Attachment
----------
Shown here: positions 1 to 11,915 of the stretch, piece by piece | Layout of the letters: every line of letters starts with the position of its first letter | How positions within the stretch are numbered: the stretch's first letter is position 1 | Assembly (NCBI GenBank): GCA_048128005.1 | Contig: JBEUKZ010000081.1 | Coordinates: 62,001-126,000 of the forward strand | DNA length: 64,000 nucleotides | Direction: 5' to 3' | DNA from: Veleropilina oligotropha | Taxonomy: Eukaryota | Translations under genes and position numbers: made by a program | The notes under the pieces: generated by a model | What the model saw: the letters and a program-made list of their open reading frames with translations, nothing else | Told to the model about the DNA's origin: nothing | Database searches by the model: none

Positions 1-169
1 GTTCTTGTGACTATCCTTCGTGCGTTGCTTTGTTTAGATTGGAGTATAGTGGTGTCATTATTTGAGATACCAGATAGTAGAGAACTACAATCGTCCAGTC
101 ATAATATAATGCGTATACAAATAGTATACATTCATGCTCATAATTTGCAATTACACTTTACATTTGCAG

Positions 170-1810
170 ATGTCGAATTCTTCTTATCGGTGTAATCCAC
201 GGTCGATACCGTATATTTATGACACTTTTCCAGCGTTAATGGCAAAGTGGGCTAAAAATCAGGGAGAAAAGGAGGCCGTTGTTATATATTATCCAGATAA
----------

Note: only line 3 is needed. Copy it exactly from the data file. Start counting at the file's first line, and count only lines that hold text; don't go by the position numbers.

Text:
1 GTTCTTGTGACTATCCTTCGTGCGTTGCTTTGTTTAGATTGGAGTATAGTGGTGTCATTATTTGAGATACCAGATAGTAGAGAACTACAATCGTCCAGTC